You’re so vain: I probably think this song is about me.Posted: May 10, 2014
So, it’s been a quiet week, writing wise. The song You’re So Vain came up in conversation around the house yesterday; it reminded me of this post. I wrote it in 2010. I freshened it up a bit and brought it back, because I’m so vain.
Over the years there has been much speculation on who Carly Simon was singing about in her 1972 hit song, You’re So Vain.
One theory focuses on recording executive David Geffen. Wrong. It’s been said Mick Jagger is the guy who walked into the party like he was walking onto a yacht. Yeah, as if he could. Could Warren Beatty have strategically dipped his hat below one eye? Doubtful.
The song could only be about one person. Me. I am a yacht walking strategic dipper.
Those of you who know me are doing some quick math and dismissing this as more delusions of grandeur. I can hear you now: “you were eleven years old in 1972, don’t be ridiculous.”
Y’know, it sort of ticks me off when you’re dismissive like that. Would it kill you to hear me out?
Now, let’s examine the song lyrics for proof.
“Well you’re where you should be all the time.”
I am very reliable. I’m always prompt. I hate being late. If you ask me to be someplace, you’ll find me there.
Has anyone ever said to you “it’s a good thing you were here” or “you got here just in time”? I didn’t think so. People constantly say it to me.
Right now you’re reading this. I’m not reading it to you, because I’m supposed to be somewhere else.
“Well I hear you went up to Saratoga and your horse naturally won.”
I never went up to Saratoga. My parents didn’t let eleven year old me leave the state unaccompanied. Also there was that whole thing about being eleven and not being allowed to hang out at racetracks. It would seem that I had no connection to horse racing in 1972. Sometimes things are not what they seem.
When I was young, my Dad and I were at home and the Kentucky Derby was on the television. Dad told me how to pick the winning horse. Essentially, Dad’s method was to watch the horses as they warmed up and pick the one he saw stop to relieve itself on the track.* His theory was that a horse who voided was more relaxed and focused on winning.
I watched carefully and noted the number of the steed that did his business.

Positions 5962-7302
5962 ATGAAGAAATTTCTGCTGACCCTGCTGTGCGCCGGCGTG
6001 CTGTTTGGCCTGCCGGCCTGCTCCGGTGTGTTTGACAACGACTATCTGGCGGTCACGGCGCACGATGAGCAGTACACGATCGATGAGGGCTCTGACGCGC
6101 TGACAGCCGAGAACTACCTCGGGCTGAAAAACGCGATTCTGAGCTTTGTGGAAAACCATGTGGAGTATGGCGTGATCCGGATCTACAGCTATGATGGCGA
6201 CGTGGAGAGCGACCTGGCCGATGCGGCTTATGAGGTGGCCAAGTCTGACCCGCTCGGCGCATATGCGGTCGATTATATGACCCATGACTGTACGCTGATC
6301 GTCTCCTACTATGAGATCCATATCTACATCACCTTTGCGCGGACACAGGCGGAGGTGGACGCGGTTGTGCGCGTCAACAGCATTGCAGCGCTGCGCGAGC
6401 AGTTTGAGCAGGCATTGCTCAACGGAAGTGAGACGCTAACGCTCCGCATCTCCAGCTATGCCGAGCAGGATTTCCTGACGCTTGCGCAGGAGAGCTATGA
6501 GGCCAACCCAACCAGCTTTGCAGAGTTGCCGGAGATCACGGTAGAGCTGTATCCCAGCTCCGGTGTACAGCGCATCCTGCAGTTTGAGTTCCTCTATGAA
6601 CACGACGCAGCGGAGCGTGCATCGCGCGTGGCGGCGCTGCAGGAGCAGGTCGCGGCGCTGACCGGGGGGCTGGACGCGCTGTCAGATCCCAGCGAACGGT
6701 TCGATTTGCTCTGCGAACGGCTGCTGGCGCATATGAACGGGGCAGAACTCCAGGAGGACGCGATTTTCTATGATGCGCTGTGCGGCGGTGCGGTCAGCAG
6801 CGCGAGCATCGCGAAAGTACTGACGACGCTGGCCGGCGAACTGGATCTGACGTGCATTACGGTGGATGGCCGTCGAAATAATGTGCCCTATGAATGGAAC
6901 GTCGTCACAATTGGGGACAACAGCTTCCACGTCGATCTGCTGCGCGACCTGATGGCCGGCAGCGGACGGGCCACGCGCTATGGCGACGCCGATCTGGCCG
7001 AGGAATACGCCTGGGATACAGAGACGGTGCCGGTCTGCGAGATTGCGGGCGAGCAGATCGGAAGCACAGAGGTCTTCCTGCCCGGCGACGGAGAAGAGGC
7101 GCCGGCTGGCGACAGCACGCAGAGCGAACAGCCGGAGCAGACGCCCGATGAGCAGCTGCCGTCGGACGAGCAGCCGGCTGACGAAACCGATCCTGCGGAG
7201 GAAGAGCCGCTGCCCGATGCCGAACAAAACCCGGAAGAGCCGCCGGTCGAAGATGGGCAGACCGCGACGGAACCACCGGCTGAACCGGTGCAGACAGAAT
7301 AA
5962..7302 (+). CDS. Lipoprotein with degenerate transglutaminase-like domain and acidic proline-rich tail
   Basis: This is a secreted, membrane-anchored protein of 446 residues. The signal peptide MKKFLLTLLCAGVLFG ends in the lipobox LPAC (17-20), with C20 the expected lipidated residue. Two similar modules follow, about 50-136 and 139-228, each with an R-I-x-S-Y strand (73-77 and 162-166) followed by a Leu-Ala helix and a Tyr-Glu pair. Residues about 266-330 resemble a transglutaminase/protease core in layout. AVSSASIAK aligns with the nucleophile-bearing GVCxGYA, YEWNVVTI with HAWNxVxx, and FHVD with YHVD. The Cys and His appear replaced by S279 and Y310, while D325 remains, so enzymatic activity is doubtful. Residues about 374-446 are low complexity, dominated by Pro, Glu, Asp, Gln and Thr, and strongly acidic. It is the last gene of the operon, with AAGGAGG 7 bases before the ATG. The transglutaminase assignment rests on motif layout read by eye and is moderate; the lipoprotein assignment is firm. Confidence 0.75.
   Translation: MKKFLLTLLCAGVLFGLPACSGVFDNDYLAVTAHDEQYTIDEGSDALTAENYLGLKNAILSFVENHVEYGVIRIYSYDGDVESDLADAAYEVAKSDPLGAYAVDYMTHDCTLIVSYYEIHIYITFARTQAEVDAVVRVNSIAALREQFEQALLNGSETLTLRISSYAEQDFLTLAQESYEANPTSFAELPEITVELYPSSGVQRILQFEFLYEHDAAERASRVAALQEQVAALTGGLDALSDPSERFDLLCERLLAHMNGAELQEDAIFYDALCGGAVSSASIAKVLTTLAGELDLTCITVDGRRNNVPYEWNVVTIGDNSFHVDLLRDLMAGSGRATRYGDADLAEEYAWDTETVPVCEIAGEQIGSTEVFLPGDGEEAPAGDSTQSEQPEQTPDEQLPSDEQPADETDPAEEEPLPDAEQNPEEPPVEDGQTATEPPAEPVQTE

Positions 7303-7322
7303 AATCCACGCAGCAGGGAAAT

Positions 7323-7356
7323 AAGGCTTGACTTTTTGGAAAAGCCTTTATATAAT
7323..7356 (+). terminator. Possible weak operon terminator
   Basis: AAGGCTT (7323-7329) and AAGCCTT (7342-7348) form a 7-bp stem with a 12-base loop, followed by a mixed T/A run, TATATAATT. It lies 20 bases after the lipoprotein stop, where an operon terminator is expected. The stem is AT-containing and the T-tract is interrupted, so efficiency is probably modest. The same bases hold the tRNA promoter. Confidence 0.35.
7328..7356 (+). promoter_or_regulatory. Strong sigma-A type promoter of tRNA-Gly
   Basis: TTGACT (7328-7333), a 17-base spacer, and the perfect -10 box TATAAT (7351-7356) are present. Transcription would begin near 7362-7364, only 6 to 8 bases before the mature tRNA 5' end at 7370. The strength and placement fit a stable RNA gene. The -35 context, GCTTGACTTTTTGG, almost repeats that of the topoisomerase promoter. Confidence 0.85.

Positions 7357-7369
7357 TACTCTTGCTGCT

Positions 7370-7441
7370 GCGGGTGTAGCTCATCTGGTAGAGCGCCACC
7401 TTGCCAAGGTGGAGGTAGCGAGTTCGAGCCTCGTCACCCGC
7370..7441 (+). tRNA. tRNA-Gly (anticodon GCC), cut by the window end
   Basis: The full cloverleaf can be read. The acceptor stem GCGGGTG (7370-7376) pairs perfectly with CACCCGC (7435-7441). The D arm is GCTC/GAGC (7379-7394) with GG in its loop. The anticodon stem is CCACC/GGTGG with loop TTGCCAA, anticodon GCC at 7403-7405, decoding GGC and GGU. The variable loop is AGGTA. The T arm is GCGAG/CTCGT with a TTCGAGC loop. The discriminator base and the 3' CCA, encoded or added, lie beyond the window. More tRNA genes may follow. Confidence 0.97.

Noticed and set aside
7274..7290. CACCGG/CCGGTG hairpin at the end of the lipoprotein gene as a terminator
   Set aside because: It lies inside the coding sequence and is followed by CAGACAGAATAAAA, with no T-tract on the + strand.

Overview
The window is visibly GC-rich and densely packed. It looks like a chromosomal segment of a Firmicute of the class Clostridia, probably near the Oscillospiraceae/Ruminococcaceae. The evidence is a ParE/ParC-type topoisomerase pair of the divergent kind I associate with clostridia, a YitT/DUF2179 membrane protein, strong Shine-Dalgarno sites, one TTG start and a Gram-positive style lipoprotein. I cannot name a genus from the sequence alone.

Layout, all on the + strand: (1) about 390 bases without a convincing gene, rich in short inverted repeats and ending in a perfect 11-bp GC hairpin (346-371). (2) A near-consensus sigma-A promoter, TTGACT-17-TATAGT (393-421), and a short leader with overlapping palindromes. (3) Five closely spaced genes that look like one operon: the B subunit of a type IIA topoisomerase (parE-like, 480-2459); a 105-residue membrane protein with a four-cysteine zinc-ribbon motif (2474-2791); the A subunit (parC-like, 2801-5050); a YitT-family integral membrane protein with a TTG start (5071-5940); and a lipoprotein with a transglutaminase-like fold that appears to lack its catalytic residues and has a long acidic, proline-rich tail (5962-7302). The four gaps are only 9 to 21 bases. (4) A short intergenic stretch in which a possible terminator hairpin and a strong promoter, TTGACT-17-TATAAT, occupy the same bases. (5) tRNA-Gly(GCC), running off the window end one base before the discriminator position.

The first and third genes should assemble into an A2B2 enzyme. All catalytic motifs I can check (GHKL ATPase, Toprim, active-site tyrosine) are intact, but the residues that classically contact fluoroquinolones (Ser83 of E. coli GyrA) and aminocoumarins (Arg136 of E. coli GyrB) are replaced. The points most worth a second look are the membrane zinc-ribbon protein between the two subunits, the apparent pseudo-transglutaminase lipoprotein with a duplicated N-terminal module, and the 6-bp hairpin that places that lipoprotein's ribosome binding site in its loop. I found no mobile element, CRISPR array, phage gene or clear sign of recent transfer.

That horse naturally won.
“Then you flew your Lear Jet up to Nova Scotia to see the total eclipse of the sun.”
I like eclipses. My Mom bought paper plates once so we could poke holes in them to look at an eclipse using the method my teacher told me was the safest.
I didn’t fly up to Nova Scotia for the eclipse (see above reference to not being allowed out of the state) but I did go into my front yard. The flying to Nova Scotia thing was just Carly taking poetic license. The song wouldn’t have flowed if the line was “Then you took your paper plate in the yard, out past the monkey bars, to see the total eclipse of the sun.”
“You had one eye in the mirror as you watched yourself gavotte.”
This line is the one that convinced me that this song is about me. I always thought the line was “watched yourself go by.” Apparently not.
I had to look up gavotte. The gavotte is a baroque French folk dance. Here is a video of some people gavotting, gavottizing doing that dance:
If I was doing that dance, I would absolutely have one eye in the mirror. I’d look at myself and wonder what the hell was doing and why. I’d also have some important questions about my pants.
There is no question, at eleven years old, I would have watched myself gavotte for the sheer confusing spectacle of it. Carly knew that and put it to music.
There are a lot of other lines, most of which are window dressing Carly added to spice up the life of eleven year old me. The song wouldn’t have been a hit if she wrote about me bringing my lunch to school in a paper bag, wishing I could play third base like Brooks Robinson or watching Speed Racer.
Mystery solved. I’m so vain. Any questions?
* Among the many things I am grateful to my father for is that he did not choose a career in gambling. We'd have starved.